Although All-Terrain Vehicles (ATV) were originally designed for work on farms and ranches, ATV accidents frequently involve people who use the vehicles for recreation. Despite the name All-Terrain Vehicle, however, most ATVs are not designed for all terrains, because certain terrains increase the possibility of an ATV rollover. Even though ATVs are smaller than automobiles, an ATV crash can be just as devastating, causing permanent injury and even death.
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Some ATV rollover accidents are caused by unstable design. For instance, the Yamaha Rhino was designed with a high center of gravity, making the vehicle dangerously unstable. The makers of Polaris (which issued an ATV recall in 2008 due to a problem with overheating) have been accused of not warning customers that the throttle had a propensity to stick.
A further issue is that, despite their name, all-terrain vehicles are not actually designed for all terrains. In some cases, an incline might be too steep for the driver's abilities. In other cases, an incline might be too steep for the ATV, regardless of the driver's abilities.
Other problems that could cause an ATV rollover include turning too quickly, hitting a bump or hole, allowing the ATV to roll backwards down a hill (due to lack of speed to get up the hill), driving too quickly for the terrain and riding on a paved road. Furthermore, due to their top-heavy nature, ATVs are not actually ideal for use on rough or uneven ground.
According to the American Academy of Orthopedic Surgeons (aaos.org), studies show that nearly 60 percent of four-wheeled ATV accidents are the result of the ATV tipping and overturning. Such accidents often result in drivers being thrown from the ATVs or pinned underneath them, either of which can cause serious, life-threatening injury.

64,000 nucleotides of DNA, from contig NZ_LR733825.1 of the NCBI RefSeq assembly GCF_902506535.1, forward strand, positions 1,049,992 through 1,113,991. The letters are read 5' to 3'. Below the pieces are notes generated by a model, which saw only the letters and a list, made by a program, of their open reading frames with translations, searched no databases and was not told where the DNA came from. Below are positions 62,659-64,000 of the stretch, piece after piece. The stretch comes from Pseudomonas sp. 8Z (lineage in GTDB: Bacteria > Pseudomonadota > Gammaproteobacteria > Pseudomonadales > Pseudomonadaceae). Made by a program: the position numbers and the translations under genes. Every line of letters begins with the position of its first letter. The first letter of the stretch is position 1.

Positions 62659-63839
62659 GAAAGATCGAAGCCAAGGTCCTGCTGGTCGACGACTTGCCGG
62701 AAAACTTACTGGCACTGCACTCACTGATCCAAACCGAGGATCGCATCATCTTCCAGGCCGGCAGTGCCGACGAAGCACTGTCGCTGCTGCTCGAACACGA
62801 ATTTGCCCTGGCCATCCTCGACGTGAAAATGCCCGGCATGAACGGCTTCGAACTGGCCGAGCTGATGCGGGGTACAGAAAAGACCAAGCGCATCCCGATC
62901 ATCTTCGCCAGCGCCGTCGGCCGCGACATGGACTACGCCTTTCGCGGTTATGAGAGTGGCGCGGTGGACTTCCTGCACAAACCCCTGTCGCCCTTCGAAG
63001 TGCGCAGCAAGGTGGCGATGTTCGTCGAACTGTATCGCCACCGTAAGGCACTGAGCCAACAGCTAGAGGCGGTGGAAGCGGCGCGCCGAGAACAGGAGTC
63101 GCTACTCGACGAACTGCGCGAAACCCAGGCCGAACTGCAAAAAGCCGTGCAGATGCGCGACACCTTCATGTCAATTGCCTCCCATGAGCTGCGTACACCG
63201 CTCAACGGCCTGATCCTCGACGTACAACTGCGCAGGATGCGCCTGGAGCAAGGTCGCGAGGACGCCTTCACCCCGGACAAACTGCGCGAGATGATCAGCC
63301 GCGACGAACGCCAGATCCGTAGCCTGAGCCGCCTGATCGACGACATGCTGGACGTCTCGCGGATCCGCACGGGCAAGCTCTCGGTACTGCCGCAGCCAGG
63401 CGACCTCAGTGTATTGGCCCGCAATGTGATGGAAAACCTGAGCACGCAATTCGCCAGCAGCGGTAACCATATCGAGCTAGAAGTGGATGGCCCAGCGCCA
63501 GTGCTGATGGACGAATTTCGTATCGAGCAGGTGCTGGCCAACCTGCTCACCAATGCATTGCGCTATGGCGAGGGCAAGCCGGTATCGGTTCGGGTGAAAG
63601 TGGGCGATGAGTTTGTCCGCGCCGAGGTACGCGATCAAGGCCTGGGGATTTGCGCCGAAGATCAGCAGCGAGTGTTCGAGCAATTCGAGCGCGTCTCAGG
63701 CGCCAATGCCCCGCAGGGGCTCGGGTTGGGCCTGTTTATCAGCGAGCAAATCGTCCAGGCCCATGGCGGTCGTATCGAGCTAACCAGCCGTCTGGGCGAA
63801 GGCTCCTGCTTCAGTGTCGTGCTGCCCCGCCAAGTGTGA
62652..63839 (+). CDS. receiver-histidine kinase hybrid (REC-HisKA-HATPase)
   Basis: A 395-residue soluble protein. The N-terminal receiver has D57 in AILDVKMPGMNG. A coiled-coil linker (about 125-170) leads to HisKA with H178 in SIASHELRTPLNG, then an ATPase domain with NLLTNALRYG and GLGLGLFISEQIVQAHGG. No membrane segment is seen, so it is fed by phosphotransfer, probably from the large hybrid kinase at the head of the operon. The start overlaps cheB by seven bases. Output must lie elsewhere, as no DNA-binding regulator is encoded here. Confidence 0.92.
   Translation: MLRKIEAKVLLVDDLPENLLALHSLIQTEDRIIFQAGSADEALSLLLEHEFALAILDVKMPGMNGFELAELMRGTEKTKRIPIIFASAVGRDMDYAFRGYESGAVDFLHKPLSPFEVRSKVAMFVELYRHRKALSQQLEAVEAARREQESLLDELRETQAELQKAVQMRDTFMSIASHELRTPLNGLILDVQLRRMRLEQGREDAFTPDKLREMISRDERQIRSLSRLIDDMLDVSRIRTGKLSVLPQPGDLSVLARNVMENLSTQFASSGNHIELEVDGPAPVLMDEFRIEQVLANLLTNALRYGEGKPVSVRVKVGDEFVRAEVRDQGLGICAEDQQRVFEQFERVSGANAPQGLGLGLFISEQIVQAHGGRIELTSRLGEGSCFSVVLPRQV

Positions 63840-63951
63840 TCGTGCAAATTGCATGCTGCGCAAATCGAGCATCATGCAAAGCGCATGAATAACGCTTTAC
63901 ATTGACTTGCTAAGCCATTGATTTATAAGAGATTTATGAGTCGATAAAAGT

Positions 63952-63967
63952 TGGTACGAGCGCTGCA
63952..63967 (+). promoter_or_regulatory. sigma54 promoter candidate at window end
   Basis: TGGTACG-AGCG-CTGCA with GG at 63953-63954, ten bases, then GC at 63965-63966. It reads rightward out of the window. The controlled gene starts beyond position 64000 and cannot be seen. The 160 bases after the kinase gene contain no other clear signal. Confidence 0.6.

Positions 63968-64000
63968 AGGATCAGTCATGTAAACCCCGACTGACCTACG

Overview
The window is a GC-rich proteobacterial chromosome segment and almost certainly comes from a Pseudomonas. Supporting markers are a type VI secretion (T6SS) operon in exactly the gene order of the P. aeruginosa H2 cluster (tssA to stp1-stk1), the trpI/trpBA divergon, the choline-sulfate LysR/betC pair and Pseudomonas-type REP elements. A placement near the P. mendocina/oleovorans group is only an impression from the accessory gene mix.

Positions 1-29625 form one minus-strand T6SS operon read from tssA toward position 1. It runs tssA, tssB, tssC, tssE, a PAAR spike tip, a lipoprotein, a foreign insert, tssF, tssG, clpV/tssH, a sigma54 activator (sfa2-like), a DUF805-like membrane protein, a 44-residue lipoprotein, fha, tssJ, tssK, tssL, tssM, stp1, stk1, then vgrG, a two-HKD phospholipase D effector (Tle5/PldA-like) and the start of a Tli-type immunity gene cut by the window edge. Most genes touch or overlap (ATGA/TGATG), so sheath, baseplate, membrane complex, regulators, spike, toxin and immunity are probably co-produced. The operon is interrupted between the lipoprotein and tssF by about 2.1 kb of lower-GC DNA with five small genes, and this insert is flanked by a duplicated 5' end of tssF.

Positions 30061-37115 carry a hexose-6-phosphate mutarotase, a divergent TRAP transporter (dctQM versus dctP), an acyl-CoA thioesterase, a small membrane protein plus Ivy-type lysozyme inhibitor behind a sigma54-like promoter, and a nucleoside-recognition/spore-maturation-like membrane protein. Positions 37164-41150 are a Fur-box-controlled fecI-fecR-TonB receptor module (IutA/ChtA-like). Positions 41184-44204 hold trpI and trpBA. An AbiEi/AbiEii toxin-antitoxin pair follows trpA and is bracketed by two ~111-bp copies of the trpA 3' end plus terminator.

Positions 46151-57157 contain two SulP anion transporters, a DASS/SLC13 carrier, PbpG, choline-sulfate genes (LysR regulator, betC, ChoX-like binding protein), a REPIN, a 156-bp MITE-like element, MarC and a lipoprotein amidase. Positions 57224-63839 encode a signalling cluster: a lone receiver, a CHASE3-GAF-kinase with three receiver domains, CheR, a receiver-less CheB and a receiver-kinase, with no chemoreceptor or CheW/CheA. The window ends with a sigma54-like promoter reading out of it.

ATV Accident Statistics
A main issue with ATVs is that they are top heavy and provide little protection for riders in the case of an accident. Making the situation worse is that they are heavy, and difficult for children and adolescents to control. Despite that, many children are allowed to ride on adult ATVs, putting them at risk of a serious injury. According to the National Safety Council (NSC), children under the age of 16 should not operate an ATV with an engine size of greater than 90cc.
Children and ATVs
A lawsuit filed in June, 2009, alleges the Yamaha Rhino was defective and unfit for its intended use. The lawsuit was filed by Krissi and Jason Henry, who alleged the Rhino was used on relatively flat terrain when it rolled over, pinning Krissi Henry's leg. The lawsuit alleges Yamaha was negligent for failing to provide adequate warnings regarding the Rhino.
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